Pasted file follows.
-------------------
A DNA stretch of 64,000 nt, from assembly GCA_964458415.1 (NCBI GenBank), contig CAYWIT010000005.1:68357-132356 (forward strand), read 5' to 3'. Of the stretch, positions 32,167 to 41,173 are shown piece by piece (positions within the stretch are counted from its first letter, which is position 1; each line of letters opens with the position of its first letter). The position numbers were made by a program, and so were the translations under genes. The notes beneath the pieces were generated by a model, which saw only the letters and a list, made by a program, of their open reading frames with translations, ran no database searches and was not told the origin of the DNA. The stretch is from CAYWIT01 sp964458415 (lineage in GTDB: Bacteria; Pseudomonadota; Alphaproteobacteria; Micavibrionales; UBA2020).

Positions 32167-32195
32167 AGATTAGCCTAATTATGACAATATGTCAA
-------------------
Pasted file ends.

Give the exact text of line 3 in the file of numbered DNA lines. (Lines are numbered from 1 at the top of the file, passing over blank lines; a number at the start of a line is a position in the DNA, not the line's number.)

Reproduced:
32167 AGATTAGCCTAATTATGACAATATGTCAA